Background: Impulsivity is poorly planned, premature or inappropriate behaviour, and deficits in impulse control are linked to a number of neuropsychiatric disorders. There are a number of theories relating to the neural basis of impulsivity, but the precise molecular mechanisms of impulse control are not clearly understood. Motor impulsivity has been observed in adult zebrafish, but in order to increase throughput it would be beneficial if early markers could be identified in larvae. One such method was recently shown to have some potential efficacy in zebrafish larvae, relating to an ADHD morphant (lphn3.1) showing increases in motor 'peaks' during free swimming behaviour.
Objective: The aim of this study was to carry out a pharmacological evaluation of motor 'peaks' as a measure of motor impulsivity in larval zebrafish, as well as evaluate the behaviour of mutant lines that might be predicted to show variation in motor impulsivity.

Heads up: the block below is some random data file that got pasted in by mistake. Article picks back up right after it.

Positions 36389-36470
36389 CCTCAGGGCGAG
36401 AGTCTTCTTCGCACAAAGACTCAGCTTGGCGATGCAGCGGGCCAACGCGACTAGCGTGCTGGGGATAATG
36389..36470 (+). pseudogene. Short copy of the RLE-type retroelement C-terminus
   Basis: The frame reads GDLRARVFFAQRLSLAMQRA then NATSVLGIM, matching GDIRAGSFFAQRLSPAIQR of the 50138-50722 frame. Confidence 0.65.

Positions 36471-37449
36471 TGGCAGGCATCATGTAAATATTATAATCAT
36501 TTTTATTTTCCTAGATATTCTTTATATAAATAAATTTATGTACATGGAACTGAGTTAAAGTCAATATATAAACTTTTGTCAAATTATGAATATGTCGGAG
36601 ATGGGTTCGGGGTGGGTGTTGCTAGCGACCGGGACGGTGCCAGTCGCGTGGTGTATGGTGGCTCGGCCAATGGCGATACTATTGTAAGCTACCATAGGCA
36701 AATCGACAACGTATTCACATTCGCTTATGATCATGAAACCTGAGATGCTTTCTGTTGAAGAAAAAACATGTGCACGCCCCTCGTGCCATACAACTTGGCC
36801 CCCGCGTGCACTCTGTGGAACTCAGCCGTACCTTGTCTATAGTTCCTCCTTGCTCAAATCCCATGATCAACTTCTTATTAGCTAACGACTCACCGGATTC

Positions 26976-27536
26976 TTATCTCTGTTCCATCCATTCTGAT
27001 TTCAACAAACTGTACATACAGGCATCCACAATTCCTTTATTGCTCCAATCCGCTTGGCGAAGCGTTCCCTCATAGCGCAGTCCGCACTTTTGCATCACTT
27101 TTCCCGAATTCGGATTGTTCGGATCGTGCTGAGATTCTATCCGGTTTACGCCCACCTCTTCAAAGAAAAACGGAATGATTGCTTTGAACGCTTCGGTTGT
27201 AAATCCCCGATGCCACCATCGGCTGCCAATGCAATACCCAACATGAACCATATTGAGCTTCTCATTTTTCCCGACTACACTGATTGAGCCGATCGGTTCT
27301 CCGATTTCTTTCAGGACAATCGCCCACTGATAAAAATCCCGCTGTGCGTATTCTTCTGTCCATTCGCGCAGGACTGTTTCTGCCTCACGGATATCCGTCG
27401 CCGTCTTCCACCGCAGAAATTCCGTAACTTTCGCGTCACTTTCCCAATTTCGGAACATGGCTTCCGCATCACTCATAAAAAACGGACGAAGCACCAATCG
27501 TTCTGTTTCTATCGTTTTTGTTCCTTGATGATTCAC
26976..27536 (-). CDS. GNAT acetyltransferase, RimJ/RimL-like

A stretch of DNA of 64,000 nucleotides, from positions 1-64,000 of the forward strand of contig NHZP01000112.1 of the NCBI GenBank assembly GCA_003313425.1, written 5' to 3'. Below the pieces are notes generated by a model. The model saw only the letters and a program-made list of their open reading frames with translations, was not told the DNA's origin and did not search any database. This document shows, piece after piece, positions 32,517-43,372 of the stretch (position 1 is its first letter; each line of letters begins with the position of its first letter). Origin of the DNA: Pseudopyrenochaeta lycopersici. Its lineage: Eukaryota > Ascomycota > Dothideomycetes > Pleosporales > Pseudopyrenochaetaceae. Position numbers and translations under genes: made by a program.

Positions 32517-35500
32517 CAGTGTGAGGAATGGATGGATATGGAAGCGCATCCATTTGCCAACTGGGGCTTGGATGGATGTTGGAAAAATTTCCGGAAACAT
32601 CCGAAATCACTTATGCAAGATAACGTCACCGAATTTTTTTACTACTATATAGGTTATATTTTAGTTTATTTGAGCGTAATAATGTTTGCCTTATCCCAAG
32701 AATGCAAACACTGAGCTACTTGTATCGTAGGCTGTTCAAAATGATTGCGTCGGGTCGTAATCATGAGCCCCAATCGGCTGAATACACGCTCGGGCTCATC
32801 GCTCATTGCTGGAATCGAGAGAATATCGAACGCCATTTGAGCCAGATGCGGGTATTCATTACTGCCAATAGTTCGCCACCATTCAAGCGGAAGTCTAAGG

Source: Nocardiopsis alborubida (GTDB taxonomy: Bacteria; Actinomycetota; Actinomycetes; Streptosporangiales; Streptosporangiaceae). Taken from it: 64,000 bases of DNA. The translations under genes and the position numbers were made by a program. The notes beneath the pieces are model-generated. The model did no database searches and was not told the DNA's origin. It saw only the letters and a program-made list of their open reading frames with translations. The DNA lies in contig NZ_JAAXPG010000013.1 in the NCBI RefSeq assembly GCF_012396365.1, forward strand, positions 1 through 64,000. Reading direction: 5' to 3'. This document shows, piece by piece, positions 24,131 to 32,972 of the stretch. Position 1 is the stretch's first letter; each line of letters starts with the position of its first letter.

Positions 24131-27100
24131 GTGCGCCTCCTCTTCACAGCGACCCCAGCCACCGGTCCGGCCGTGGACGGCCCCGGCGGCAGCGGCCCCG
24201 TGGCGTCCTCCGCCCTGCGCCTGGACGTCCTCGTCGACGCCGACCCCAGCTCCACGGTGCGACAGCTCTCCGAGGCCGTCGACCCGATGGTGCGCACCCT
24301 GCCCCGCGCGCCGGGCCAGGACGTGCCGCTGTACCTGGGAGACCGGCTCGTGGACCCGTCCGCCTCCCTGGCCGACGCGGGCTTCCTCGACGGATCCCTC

Method: 6dpf zebrafish larvae were filmed for 90-seconds following incubation in amisul- pride (a DRD2/3 antagonist), nicotine, apomorphine (a non-specific dopamine agonist), atomoxetine (a norepinephrine reuptake inhibitor), and methylphenidate (a combined dopamine/norepinephrine agonist). We also filmed 6dpf larvae homozygous and heterozygous for mutations in pink1, disc1, and ache. In all larvae, we analysed distance moved and motor 'peaks', calculated as number of 3-second bins in which the larva traveled > 10mm.
Results: Atomoxetine and methylphenidate, which reduce impulsivity in humans and other mammalian models, reduced motor peaks while having no effect on overall distance traveled. Apomorphine increased locomotor peaks in a bimodal manner. disc1 homozygous mutants showed lower peaks than wild-type siblings. Finally, although nicotine increased distance traveled, there were no effects on motor peaks.
Conclusion: The results suggest that analysis of motor peaks may be a promising method for the early detection of impulsivity-related phenotypes.